Here’s an example that might help to see how the machinery described in the previous post works. Let’s take LLL to be CLuN (the positive part of classical logic plus the excluded middle). We can construct an adaptive logic where the constituents of Ω are all substitution instances of (∃)(ϕ ∧¬ ϕ), and we quite naturally obtain CL (classical logic) as the upper limit logic.

Take the adaptive logic thus obtained and consider the example where ourpremise set is:

Before we get to our adaptive proof, observe three facts:

In the proof we first write down the premises:1.

p ∨ q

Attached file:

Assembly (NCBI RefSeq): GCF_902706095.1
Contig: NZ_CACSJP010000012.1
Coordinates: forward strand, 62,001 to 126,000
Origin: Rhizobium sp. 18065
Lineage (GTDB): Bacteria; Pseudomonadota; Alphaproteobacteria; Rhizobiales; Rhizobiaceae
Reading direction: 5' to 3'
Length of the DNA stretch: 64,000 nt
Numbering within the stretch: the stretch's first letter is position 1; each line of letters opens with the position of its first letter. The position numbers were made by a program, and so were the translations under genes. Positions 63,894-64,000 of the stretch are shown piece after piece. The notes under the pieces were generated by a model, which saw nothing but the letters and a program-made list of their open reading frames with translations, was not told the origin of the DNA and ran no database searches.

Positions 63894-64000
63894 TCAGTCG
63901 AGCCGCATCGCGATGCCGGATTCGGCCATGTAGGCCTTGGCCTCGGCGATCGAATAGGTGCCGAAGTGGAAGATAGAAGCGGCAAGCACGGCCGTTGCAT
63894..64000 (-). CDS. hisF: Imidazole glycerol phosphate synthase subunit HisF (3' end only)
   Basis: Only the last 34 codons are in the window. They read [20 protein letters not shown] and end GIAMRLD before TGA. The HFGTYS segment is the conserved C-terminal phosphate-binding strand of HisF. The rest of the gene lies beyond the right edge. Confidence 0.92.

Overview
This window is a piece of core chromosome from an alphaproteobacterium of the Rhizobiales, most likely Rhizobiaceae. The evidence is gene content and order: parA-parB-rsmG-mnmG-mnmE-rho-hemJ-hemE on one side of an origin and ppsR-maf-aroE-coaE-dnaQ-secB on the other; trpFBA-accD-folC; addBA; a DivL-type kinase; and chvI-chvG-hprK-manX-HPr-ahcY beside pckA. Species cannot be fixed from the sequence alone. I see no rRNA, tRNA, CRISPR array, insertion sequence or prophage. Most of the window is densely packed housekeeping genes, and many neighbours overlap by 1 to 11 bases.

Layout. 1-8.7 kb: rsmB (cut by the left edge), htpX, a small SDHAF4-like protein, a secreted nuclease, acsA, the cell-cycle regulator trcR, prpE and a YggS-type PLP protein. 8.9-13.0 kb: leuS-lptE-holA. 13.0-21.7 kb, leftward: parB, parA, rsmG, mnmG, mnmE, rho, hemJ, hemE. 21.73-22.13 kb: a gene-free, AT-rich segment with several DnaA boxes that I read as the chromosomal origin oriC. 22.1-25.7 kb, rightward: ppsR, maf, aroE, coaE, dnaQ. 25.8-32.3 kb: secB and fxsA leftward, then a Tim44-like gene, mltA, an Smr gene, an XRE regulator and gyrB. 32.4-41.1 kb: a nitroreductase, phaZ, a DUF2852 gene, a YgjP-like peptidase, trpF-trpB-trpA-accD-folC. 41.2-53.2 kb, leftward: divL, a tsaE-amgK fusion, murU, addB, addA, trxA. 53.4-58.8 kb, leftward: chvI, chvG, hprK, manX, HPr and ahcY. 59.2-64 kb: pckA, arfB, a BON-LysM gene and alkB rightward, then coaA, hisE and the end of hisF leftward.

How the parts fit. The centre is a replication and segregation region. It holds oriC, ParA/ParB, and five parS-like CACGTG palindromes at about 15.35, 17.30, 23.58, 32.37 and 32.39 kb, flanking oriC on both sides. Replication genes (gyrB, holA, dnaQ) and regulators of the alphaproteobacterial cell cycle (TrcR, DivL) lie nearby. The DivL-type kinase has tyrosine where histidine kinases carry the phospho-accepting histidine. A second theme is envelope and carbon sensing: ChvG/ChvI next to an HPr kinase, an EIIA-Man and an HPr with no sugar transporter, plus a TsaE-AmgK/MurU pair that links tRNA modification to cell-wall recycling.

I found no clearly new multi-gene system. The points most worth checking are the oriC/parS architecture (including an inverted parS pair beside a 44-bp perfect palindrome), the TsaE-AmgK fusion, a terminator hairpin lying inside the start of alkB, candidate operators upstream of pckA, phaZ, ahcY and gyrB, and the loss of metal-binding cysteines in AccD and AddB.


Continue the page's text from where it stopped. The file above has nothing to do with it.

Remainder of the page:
Prem

∅

2.¬p Prem∅

3.r Prem∅

4.¬r Prem∅

5. r ∨ sPrem∅

Since p∧¬p is an abnormality and q ∨ (p∧¬p) LLL-follows from lines 1 and 2, we can apply Rc to lines 1 and 2 and conclude q, relying on the normal behavior of p ∧¬p:

6. q Rc: 1, 2

{p ∧¬p}

Similarly, s ∨ (r ∧¬r) is LLL-derivable from lin…

Take the adaptive logic thus obtained and consider the example where ourpremise set is:

Before we get to our adaptive proof, observe three facts:

In the proof we first write down the premises:1.

p ∨ q

Prem

∅

2.¬p Prem∅

3.r Prem∅

4.¬r Prem∅

5. r ∨ sPrem∅

Since p∧¬p is an abnormality and q ∨ (p∧¬p) LLL-follows from lines 1 and 2, we can apply Rc to lines 1 and 2 and conclude q, relying on the normal behavior of p ∧¬p:

6. q Rc: 1, 2

{p ∧¬p}

Similarly, s ∨ (r ∧¬r) is LLL-derivable from lin…